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University of Sheffield

Music and Korean Studies

UCAS Code: WTH4
BA (Hons) 3 years full-time 2017
Ucas points guide

Not Available

% applicants receiving offers

100%

Subjects
  • Other Asian studies
  • Music
Student score
79% HIGH
81% MED
% employed or in further study
89% LOW
98% MED
Average graduate salary
£20k MED
£14k LOW
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What do you need to get in?

Source: UCAS

Main entry requirements

A level
Not Available

ABB including Music and/or Music Technology or ABB + Grade 8 Practical (ABRSM/Trinity/Rockschool) at Merit + Grade 5 theory (ABRSM/Trinity) at Merit

Scottish Highers
Not Available

AAABB including Music or AAABB + Grade 8 Practical (ABRSM/Trinity/Rockschool) at Merit + Grade 5 theory (ABRSM/Trinity) at Merit

BTEC Diploma
Not Available

DDD in Music

UCAS tariff points
Not Available

If your qualifications aren’t listed here, you can use our UCAS points guide of Not Available and refer to the university’s website for full details of all entry routes and requirements.

The real story about entry requirements

% applicants receiving offers

100%

Provided by UCAS, this is the percentage of applicants who were offered a place on the course last year. Note that not all applicants receiving offers will take up the place, so this figure is likely to differ from applicants to places.

What does the numbers of applicants receiving course offers tell me?

Tuition fee & financial support

£9,250

Maximum annual fee for UK students. NHS-funded, sandwich or part-time course fees may vary.

If you live in:

  • Scotland and go to a Scottish university, you won’t pay tuition fees
  • Northern Ireland and go to an NI uni, you’ll pay £3,805 in tuition fees
  • Wales you’ll pay £3,810 in fees and get a tuition fee grant to cover the rest
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Will this course suit you?

Sources: UCAS & KIS

Every degree course is different, so it’s important to find one that suits your interests and matches the way you prefer to work – from the modules you’ll be studying to how you’ll be assessed. Top things to look for when comparing courses

Course description

Modules

Year 1: Korean language 1; Korean language 2; the history of Korea; critical responses to music; music of the world; case studies in western music; composition; critical responses to music; individual project; introduction to harmony and counterpoint; introduction to studio techniques; listening skills; music history; performance; popular music studies; stylistic harmony. Year 2: year abroad in Korea. Year 3: Advanced Korean language 1; advanced Korean language 2; contemporary Korean society; analytical approaches to music; ballet music in the 20th century; baroque counterpoint; classical harmony; contemporary popular music; creative applications of music technology; early 19th-century harmonic styles; ensemble class; ethnomusicology; history of popular music; intermediate composition; jazz history; Messiaen and his times; music perception; music and arts administration; music and the recording industry; music in culture and society; music in education; music in Paris 1900-45; music in the community; music of Africa; musical culture in East Asia; 19th-century symphonic thought; orchestral technique; practical skills; practice and concepts of improvisation; psychological approaches to performance; sound recording practice; studies in music since 1945; the American experimental tradition; the late baroque; the operas of Mozart; the string quartet, 1770-1828; wagnerian music drama; world music performance. Year 4: advanced Korean language 3; advanced Korean language; extended dissertation; extended portfolio of compositions; extended prepared instrumental or vocal recital; business and management in contemporary Korea; contemporary Korean literature; dissertation; modern Korean literature; portfolio of compositions; prepared instrumental or vocal recital; traditional culture of Korea.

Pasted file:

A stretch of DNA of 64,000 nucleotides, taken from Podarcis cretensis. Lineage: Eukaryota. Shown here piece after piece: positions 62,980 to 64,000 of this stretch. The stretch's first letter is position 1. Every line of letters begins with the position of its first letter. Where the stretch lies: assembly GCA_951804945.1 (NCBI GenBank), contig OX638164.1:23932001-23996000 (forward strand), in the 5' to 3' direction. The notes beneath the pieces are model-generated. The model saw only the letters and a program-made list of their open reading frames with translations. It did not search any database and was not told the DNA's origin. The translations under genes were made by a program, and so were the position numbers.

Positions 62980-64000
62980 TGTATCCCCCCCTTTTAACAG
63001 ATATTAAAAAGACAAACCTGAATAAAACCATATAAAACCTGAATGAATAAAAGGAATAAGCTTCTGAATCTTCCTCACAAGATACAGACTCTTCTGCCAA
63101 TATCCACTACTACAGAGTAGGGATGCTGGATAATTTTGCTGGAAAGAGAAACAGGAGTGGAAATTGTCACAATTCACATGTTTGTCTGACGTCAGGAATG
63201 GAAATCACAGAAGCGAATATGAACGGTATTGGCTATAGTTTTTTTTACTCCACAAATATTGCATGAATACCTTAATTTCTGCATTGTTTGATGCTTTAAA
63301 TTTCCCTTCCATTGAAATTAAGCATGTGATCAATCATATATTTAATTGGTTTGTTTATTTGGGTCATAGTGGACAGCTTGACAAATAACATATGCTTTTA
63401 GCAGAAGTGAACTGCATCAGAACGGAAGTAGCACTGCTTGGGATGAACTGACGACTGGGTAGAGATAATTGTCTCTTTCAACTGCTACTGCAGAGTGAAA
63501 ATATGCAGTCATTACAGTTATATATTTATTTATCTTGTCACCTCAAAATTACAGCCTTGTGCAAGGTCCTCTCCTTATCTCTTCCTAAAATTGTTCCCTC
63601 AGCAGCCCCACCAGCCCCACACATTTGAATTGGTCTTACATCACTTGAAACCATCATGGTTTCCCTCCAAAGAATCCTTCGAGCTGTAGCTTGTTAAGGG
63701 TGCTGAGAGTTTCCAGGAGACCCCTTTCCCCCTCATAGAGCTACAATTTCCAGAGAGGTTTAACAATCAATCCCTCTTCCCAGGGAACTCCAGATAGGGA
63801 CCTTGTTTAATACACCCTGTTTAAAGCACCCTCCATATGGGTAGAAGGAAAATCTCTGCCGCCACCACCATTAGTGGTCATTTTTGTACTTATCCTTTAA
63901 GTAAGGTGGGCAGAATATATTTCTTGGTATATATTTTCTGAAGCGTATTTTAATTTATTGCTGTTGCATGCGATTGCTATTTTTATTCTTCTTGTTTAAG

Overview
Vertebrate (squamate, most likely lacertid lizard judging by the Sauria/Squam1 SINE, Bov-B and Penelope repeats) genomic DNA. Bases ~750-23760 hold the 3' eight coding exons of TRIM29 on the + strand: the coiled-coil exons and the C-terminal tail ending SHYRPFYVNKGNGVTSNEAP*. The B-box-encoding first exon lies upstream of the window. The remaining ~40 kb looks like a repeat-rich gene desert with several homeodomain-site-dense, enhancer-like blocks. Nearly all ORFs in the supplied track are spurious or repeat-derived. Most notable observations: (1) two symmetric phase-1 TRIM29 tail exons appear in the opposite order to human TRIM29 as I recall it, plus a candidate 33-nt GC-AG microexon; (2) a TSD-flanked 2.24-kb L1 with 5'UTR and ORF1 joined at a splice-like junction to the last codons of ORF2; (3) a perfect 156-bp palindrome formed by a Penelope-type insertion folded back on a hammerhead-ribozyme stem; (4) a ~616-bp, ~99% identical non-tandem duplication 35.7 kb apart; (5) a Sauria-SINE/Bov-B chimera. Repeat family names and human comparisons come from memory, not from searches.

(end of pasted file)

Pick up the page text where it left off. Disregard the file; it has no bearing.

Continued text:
University of Sheffield

University of Sheffield

Forget northern grit Sheffield is in the heart of a vibrant, student-friendly city mixed with halls in leafy suburbs on the edge of the Peak District. A red brick with a thoroughly modern outlook, an award-winning Students' Union complete with 47 sports clubs and more than 250 societies - and a 24-hour library makes for The Full Monty of a student experience.

How you'll spend your time

Sorry, we don’t have study time information to display here

How you'll be assessed

Sorry, we don’t have course assessment information to display here

What do the numbers say for

Where there isn’t enough reliable data about this specific course, we’ve shown aggregated data for all courses at this university within the same subject area

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What do students think about this subject here?

Source: NSS

Here's how satisfied past students were – useful to refer to when you’re narrowing down your options. Our student score makes comparisons easier, showing whether satisfaction is high, medium or low compared to other unis.

What do student satisfaction scores tell you?